ADVERTISEMENT

ADVERTISEMENT

Nelson: The dangers of interventionism

Nelson writes, "America turned from its birth as a hoped-for “city on a hill” whose true power was to be an example for the world, to an imagined savior of other countries. Progressives wish to level the earth to establish liberal democracy everywhere; conservatives glory in military might and war to show the world who's boss."

Ross Nelson.jpg
Ross Nelson is a resident of Casselton, N.D. and InForum opinion columnist.
We are part of The Trust Project.

"Empires either decline or they grow. If America is to survive and flourish, Americans must realize that empire isn't a choice: It's a duty.” Ben Shapiro

This is interventionism's toxic fruit. America turned from its birth as a hoped-for “city on a hill” whose true power was to be an example for the world, to an imagined savior of other countries. Progressives wish to level the earth to establish liberal democracy everywhere; conservatives glory in military might and war to show the world who's boss.

Interventionism has turned both sides into cowards. Our first reaction to perceived threats is typically to kill and annihilate. Is there a leftist insurgency in, say, Outer Hopelessania? A few missiles and bombardments should set things right, and if a few thousand civilians are butchered in the process, well, that's the price of saving the world. We can't forget that old devil Domino Theory—if we don't kill and be killed in Somalia, Vietnam, et al. the bad guys will overrun the world and North Dakotans will have to take a stand at the Red River. Never mind that the theory itself has been repeatedly toppled.

A few examples of our interventionism out of the hundreds in our past must suffice. We took military action against mighty Nicaragua six times, including mining three of its harbors. We helped Indonesia's Suharto murder a million of its citizens. We overthrew Iran's elected Prime Minister Mossaddegh and installed the murderous Shah. Iran might have been a friend but for our meddling. We helped topple Chile's president Salvador Allende in favor of a military dictatorship. We made war on Serbia which posed no threat to us. When we were neutral in the Mideast (see President Eisenhower's administration) we were unmolested by terrorists; now we suffer blowback for the deaths of a million or more civilians from Libya to Syria because of our wars and meddling there. We killed 200,000 Filipinos after defeating Spain. We helped overthrow Ukraine's elected president Yanukovych and ran NATO's nuclear-equipped forces to Russia's borders, leading to the current war there. When the U.S.S.R. fell we should have welcomed Russia with open arms rather than surround it with hostile nations.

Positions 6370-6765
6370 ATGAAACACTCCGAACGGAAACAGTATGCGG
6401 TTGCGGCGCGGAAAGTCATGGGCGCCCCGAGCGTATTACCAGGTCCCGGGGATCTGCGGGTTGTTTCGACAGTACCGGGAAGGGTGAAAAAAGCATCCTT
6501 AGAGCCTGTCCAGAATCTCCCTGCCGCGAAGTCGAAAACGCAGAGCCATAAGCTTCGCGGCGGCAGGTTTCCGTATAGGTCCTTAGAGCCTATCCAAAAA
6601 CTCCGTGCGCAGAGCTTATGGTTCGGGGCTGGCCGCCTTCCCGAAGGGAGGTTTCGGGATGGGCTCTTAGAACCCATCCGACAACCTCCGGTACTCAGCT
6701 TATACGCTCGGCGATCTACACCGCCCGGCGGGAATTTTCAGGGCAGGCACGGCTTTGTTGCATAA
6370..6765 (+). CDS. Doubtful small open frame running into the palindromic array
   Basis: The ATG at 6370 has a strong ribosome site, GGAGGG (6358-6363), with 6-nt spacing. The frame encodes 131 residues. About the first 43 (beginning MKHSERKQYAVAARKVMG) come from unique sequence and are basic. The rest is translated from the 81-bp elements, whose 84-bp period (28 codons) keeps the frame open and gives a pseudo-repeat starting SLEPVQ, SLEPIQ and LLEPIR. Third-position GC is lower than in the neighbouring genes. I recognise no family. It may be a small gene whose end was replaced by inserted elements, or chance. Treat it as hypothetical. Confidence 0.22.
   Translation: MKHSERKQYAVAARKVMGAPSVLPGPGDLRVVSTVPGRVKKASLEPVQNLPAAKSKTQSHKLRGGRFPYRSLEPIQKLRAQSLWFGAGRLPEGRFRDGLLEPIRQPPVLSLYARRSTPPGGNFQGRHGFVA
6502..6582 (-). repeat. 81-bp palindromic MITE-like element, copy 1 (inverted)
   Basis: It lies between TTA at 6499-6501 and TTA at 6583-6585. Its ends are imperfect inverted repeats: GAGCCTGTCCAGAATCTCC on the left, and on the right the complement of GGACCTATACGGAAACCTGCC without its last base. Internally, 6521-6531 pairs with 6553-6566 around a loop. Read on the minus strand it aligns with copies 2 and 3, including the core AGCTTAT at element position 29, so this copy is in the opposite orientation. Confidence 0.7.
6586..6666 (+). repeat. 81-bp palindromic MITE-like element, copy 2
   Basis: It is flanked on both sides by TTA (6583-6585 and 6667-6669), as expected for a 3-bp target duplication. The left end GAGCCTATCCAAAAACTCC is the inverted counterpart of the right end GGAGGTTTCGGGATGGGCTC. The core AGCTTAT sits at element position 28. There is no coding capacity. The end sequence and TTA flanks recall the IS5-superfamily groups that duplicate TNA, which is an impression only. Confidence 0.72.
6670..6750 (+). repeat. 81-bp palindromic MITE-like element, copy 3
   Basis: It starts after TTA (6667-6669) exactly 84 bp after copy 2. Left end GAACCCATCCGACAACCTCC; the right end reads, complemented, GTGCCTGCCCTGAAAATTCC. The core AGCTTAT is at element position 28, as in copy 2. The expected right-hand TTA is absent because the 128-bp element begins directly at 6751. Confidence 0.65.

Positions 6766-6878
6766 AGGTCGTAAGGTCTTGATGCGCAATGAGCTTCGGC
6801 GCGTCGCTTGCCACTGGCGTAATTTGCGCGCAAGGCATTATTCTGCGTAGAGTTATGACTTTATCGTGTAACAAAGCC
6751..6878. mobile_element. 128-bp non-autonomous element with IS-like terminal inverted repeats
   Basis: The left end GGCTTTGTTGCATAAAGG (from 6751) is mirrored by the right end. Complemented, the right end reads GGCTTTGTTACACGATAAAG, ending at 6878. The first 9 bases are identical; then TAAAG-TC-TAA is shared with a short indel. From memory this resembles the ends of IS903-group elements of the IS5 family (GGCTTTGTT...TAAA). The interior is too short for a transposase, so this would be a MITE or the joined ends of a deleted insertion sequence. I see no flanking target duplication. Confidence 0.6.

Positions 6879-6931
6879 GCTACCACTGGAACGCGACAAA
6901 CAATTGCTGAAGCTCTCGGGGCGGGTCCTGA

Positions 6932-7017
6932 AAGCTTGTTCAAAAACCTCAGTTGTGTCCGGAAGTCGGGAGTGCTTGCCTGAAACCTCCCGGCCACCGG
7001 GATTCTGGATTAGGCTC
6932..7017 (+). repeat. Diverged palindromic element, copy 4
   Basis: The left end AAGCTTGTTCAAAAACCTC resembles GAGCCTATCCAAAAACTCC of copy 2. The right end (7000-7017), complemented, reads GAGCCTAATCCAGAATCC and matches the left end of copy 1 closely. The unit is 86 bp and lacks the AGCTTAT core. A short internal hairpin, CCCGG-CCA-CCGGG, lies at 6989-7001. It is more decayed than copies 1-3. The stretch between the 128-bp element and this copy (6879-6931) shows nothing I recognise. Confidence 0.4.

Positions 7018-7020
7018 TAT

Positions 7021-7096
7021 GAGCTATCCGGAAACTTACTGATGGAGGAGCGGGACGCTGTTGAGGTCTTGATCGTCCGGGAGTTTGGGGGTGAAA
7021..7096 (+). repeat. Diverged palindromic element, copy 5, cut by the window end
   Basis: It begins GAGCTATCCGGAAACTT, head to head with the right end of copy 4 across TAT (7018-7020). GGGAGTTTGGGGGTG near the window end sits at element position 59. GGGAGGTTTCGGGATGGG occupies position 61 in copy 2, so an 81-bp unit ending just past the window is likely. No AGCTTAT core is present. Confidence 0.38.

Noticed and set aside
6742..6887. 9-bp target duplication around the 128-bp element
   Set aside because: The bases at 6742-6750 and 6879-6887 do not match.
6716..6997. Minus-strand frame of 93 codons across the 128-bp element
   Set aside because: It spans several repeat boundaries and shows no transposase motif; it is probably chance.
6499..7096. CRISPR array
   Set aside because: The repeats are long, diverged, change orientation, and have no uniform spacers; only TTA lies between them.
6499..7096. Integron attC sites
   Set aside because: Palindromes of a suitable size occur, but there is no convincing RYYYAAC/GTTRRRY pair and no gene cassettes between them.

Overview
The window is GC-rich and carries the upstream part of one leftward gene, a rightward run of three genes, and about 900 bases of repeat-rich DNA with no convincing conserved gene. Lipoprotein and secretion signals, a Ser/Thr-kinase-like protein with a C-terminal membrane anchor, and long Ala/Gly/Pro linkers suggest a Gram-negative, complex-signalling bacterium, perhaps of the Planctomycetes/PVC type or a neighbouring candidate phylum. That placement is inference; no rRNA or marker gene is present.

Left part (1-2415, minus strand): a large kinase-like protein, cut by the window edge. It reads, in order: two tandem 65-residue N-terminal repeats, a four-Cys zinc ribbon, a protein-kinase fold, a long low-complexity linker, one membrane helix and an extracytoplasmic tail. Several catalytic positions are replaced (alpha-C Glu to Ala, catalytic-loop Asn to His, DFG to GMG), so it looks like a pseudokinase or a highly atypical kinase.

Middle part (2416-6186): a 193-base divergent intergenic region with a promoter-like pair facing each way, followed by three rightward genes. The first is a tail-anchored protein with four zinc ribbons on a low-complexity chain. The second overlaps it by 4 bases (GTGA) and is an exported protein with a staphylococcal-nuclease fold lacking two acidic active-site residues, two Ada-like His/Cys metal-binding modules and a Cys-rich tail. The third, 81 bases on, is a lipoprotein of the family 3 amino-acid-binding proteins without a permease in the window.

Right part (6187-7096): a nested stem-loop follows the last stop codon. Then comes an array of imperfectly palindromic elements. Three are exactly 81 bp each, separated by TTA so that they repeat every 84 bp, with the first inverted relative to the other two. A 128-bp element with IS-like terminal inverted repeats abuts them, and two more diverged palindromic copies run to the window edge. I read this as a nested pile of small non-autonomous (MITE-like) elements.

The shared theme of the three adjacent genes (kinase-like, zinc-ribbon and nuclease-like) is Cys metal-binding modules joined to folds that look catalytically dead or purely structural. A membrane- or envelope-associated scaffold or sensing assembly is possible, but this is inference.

But wait, there's more. Winston Churchill wrote that without U.S. intervention in World War I the likely end would've been a negotiated peace. Russia was defeated. According to scholar Michael McMenamin most experts believe that WWI's outcome led to the rise of Nazism and Communism. That is, it led to another world war and 65 million dead civilians at the hands of the Communists. American interventionism is partly responsible for this unforeseen outcome. Suddenly “Mad Vlad” Putin's war on Ukraine looks like small potatoes compared to our wars. But we meant well, right?

ADVERTISEMENT

Behold what we've given up for empire: A more centralized and powerful government than ever, omnipresent surveillance and abuse of our constitutional rights, an infinite lust for military action everywhere, a supine poltroonery and hypocrisy by our politicians and much of the public, and the collapse of the republic.

All empires come to an exhausted end. America could've continued to be something special in human history, but we refused.

Nelson lives in Casselton, N.D., and is a regular contributor to The Forum’s opinion page. Email him at dualquad413@gmail.com .

This column does not necessarily reflect the opinion of The Forum's editorial board nor Forum ownership.

READ MORE FROM INFORUM COLUMNIST ROSS NELSON
Columnist Ross Nelson writes that giving up carbohydrates over the holidays can be difficult, but worth it.

Opinion by Ross Nelson
Nelson lives in Casselton, N.D., and is a regular contributor to The Forum's opinion pages.
What to read next
State Sen. Janne Myrdal, a Republican who has worked as an activist in the pro-life movement for more than 30 years, joined this episode of Plain Talk to talk about what the debate over abortion in the upcoming legislative session might look like.
Republicans apparently think everybody hates public education as much as they do, which is far from the truth in Minnesota
"Throughout North Dakota’s pro-life laws you see terms 'reasonable medical judgment' and 'professional judgement' to inform and protect doctors who act in the best interests of their patients," writes InForum columnist Bette Grande. "These laws are not threatening or chilling to doctors unless someone is looking for an excuse."
From failed coups to deleted emails, "we're covering several topics today because I lack focus to concentrate on just one; evidence, I fear, of our species' plummeting IQ scores as documented in recent studies," Tony Bender writes